But while there's been a big shift to renewables in China, coal is proving much more difficult to dislodge from the energy mix.
LNG is trading at about $US7.50 per million British thermal units on the spot market, about half the level of a year ago.
Despite that fall, coal remains cheaper, with JP Morgan estimating the switch point for utilities to think about moving to LNG remains below $US6 per million BTU.
The cheap price of coal means it remains the fuel of choice for Chinese customers, with about 70 per cent of the country's energy needs fuelled by the black stuff.
Several hours after the BP missive, consultancy Wood Mackenzie weighed in with a similarly bearish narrative, slashing its forecasts of growth in Chinese consumption of gas and predicting a surplus of 18 billion cubic metres (bcm) of Chinese contracted LNG from 2015 to 2017.
Other problems for producers"Short-term drivers [for the reduction] include low oil prices and high domestic gas prices, reversal of environmental policies, competition from coal and hydro and warmer winter weather," Woodmac principal gas consultant Gavin Thompson said. "Structural factors include the switch from industrial production to the service sector as a driver of economic growth."
Falling demand is not the only problem for Australian producers.
The International Energy Agency warned earlier in June that LNG prices may remain lower for longer, raising questions about the business case for long-dated Australian projects.
"The belief that Asia will take whatever quantity of gas, at whatever price, is no longer a given," Maria van der Hoeven, the IEA's executive director, said in a statement. "The experience of the past two years has opened the gas industry's eyes to a harsh reality: in a world of very cheap coal and falling costs for renewables, it was difficult for gas to compete."
Australian LNG producers can quite fairly shrug their shoulders over some of the China numbers.
Because they pre-sell about 80 to 90 per cent of their production to utilities around Asia, they are less exposed to fluctuations in the spot market for now ,with their price terms often agreed over a 20-year term.
Many also have limited exposure to customers in China, although this will increase as new projects come online in the next few years.
Excess capacity a broader problemBut market watchers argue that excess capacity in China represents a broader problem for Asia's overall LNG market.
Reports that China is looking to sell out of long-term deals and instead look for buyers to take its contracted LNG on the international market could keep prices depressed for the next few years.
The danger is that some of the buyers of Australian LNG may simply recycle the gas back into the market until the supply situation turns back in their favour.
Others point out the problem is not limited to China.
South Korea, one of the largest consumers of LNG, is importing nearly 20 per cent less LNG compared with a year ago and is looking to adopt more short-term, cheaper deals to reflect the changing dynamic in the sector.
If the slump becomes a regional trend within Asia, Australian producers will have to scrap to maintain lucrative deals struck several years ago when oil was trading above $US100 a barrel.
The slump comes at a particularly sensitive time for Australia's LNG industry.
Three Qld plants to comeWhichever way you look, a new LNG project is slated to come online.
The UK's BG Group is Australia's latest LNG debutant with its $US20.4 billion ($26.4 billion) Queensland Curtis project starting supplies in May. The BG project, which has a long-term sales deal with China National Offshore Oil Corporation, is the first of the three big coal seam gas sourced plants being built in Queensland.
Chevron is the next cab off the rank. Its spent a whopping $80 billion of investment in two LNG projects in Western Australia – Gorgon and Wheatstone – with the $US54 billion Gorgon project scheduled to supply its first gas later this year and Wheatstone due to begin production next year.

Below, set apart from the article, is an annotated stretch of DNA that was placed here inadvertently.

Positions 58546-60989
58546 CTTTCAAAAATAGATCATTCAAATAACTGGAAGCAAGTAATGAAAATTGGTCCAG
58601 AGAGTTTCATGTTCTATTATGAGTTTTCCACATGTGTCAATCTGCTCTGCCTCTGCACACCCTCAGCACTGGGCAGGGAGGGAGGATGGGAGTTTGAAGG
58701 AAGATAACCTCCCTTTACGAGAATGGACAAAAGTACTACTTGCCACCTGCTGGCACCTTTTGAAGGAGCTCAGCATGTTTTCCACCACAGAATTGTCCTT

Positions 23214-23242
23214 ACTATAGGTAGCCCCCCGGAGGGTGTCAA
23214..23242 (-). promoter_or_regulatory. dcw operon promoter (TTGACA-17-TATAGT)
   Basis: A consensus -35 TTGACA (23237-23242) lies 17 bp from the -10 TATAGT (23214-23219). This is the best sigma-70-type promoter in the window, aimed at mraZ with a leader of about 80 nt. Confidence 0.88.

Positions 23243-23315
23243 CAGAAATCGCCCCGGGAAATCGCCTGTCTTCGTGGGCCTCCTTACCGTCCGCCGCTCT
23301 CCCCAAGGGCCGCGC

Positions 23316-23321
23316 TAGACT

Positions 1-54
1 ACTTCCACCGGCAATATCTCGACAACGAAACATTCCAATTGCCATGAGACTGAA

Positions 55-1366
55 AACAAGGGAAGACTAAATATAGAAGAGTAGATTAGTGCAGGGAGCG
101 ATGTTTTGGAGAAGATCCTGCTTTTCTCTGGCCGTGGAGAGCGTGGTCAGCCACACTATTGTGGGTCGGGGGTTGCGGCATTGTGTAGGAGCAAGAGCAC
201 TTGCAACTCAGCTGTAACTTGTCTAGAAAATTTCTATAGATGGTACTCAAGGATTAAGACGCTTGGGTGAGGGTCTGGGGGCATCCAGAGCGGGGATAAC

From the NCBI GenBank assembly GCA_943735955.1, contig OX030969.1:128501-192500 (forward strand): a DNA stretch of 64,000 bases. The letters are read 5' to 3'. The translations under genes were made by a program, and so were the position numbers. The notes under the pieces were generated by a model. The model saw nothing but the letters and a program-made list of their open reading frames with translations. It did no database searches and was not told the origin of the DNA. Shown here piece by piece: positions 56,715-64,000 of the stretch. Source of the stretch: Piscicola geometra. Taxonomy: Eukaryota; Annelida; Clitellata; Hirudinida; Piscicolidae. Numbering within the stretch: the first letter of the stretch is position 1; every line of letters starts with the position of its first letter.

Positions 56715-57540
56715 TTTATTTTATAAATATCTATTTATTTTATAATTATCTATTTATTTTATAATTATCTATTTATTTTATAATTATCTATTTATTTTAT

From there, attention turns to Inpex Corporation's Ichthys project and Shell's Prelude floating LNG facility.
All up, by 2018, these projects – worth a combined $250 billion in investment – will propel Australia to 80 million tonnes a year of production – beyond Qatar's 77 million tonnes a year – to become the world's largest producer.
The change in profile of Asian demand will also inevitably have consequences for onshore greenfield LNG projects yet to reach final investment decision, along with a raft of expansions slated for later this decade.
It's hard to see how Woodside's $40 billion Browse development can receive board approval given the underlying concerns about Asian demand.
Somewhat muddled approachAll of which raises the question of whether Australia's somewhat muddled approach to becoming a global LNG power may yet come back to bite.
It's a little disingenuous to compare Australia's efforts with Qatar, given the MIddle East producer had the luxury of having one owner – Qatar Petroleum – which directed an orderly flow of LNG projects over the space of a decade.
But in retrospect, Qatar's push to start feeding LNG supplies to Asia over five years ago was a remarkably prescient move.
JP Morgan estimates the magnitude of global LNG capacity growth over the three-year period from 2014 to 2017 is a massive three times the capacity growth seen from 2011 to 2014.
Put another way, it's the biggest increase in production growth since the global LNG industry started in the 1970s.
Australia may well manage to squeeze its next pipeline of projects through, and indeed usurp Qatar at the top of the table in just a few years.
But JP Morgan warns the shift in the market is likely to usher in a new era of low returns, asset impairments and an LNG glut in Australia's main export market.
That's a legacy few are likely to trumpet come 2018.
Add it all up, Canadian projects missed their opportunity....The Asian LNG price premium is gone, going forward Asian LNG prices will range between $5 per MMBTU and $8 per MMBTU...
Break-even price for Canadian projects will be between $10 and $12 dollars...
So, the latest big announcement that Shell`s LNG project in Kitimat has been given an environmental certificate is nothing but white noise.....The behemoth land-based project is a guaranteed money loser in a world of excess gas...Only a very foolish CEO and board of directors would ever green-light the project, the same goes for Petronas..
Like the sagging roses pictured above, they are no longer in bloom...As for the proposed Canadian Greenfield projects... , the bloom and boom has turned to gloom.